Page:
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Section 10.11.  Standard Input

 
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10.11. Standard Input

Avoid using *STDIN, unless you really mean it.

The *STDIN stream doesn't always mean "...from the tty". And it never means "...from the files specified on the command line", unless you go out of your way to arrange for it to mean that:

    close *STDIN or croak "Can't close STDIN: $OS_ERROR";
    for my $filename (@ARGV) {
        open *STDIN, '<', $filename or croak "Can't open STDIN: $OS_ERROR";
        while (<STDIN>) {
            print substr($_,2);
        }
    }

which is, of course, so complicated and ugly that it constitutes its own punishment.

*STDIN is always attached to the zeroth file descriptor of your process. By default, that's bound to the terminal (if any), but you certainly can't rely on that default. For example, if data is being piped into your process, then *STDIN will be bound to file descriptor number 1 of the previous process in the pipeline. Or if your input to your process is being redirected from a file, then *STDIN will be connected to that file.

To cope with these diverse possibilities and the possibility that the user just typed the desired input file(s) on the command line without bothering with any redirection arrows, it's much safer to use Perl's vastly cleverer alternative: *ARGV. The *ARGV stream is connected to wherever *STDIN is connected, unless there are filenames on the command line, in which case it's connected to the concatenation of those files.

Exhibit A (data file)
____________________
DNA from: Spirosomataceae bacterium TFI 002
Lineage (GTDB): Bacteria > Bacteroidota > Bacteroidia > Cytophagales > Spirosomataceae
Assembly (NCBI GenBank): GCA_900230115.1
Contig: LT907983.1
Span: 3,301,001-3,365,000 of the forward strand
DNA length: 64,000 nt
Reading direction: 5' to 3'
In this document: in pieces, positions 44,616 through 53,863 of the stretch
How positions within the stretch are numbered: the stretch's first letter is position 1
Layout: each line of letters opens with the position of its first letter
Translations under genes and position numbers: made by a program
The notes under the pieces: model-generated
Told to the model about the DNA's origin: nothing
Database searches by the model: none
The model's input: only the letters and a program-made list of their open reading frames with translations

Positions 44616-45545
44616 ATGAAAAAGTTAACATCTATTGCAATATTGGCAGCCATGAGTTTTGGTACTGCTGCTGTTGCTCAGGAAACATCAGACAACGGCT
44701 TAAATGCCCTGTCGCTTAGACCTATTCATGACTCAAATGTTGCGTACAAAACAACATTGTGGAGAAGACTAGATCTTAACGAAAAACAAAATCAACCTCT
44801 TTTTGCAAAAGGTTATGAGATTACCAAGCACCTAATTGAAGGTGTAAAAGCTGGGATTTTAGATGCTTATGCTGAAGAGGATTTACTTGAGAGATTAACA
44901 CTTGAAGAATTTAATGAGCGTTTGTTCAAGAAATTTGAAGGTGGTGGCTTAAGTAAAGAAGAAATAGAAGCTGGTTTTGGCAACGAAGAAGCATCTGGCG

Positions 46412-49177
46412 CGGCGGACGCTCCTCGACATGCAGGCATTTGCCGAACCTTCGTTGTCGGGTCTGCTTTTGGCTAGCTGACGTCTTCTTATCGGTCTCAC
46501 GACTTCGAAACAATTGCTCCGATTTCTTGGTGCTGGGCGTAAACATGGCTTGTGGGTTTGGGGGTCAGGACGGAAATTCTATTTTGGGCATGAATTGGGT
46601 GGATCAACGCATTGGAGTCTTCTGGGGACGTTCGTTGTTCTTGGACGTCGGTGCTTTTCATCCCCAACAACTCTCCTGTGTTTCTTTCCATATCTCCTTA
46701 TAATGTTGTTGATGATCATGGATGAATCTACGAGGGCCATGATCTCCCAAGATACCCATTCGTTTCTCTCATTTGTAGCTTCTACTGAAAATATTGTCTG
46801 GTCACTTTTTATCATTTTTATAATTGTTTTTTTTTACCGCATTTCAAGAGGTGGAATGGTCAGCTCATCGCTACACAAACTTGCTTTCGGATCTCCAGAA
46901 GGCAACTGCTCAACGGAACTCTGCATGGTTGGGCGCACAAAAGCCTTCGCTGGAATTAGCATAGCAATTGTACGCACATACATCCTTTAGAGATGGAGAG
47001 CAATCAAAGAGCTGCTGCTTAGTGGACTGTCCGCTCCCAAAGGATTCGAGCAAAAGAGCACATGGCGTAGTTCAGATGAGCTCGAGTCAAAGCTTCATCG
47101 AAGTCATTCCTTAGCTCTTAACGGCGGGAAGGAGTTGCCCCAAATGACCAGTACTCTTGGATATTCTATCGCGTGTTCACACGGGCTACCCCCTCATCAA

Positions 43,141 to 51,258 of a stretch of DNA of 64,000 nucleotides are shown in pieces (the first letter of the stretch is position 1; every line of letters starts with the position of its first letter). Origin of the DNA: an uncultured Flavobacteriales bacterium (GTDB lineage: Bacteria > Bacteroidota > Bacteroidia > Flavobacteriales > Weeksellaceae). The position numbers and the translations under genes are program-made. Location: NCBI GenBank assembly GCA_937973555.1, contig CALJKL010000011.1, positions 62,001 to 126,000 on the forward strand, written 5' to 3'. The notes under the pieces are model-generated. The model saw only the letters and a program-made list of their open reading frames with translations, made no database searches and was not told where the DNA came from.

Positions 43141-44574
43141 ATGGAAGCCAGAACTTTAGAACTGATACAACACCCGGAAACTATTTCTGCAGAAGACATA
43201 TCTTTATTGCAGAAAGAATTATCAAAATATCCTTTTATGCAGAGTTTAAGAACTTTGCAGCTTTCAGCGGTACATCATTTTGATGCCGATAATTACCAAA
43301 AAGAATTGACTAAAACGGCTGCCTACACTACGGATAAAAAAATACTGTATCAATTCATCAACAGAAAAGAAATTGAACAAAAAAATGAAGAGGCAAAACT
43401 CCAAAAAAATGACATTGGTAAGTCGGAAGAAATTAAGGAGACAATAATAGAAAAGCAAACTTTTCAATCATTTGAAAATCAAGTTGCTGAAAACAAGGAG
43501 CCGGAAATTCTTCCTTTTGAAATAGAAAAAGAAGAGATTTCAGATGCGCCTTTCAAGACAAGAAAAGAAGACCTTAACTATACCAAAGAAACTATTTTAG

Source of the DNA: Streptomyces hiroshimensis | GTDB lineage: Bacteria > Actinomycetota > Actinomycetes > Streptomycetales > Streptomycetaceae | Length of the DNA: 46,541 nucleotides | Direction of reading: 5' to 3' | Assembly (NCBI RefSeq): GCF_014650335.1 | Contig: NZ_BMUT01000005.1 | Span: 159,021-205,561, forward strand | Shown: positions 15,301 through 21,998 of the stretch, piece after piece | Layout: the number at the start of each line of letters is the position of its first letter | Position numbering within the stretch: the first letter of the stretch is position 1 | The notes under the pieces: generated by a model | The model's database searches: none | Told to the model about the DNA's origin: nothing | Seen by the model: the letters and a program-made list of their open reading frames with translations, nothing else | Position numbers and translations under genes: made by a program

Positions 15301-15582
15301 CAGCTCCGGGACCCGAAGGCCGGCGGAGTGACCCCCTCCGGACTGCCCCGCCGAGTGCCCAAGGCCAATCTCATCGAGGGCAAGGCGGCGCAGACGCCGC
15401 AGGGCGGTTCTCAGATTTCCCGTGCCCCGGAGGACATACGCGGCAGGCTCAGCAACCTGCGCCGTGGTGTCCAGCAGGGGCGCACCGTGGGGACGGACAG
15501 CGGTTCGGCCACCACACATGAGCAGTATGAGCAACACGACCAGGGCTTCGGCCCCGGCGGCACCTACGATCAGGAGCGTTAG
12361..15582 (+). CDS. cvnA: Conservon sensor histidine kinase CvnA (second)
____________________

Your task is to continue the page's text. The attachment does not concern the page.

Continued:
So you can allow your program to cope with interactive input, shell-level pipes, file redirections, and command-line file lists by writing this instead:


    while (my $line = <ARGV>) {
        print substr($line, 2);
    }

In fact, you use this magic filehandle all the time, possibly without even realizing it. *ARGV is the filehandle that's used when you don't specify any other:


    while (my $line = <>) {
        print substr($line, 2);
    }

It's perfectly good practice to use that shorterand more familiarform. This guideline is intended mainly to prevent you from unintentionally "fixing it": trying to be explicit, but then using the wrong filehandle:

    while (my $line = <STDIN>) {
        print substr($line, 2);
    }

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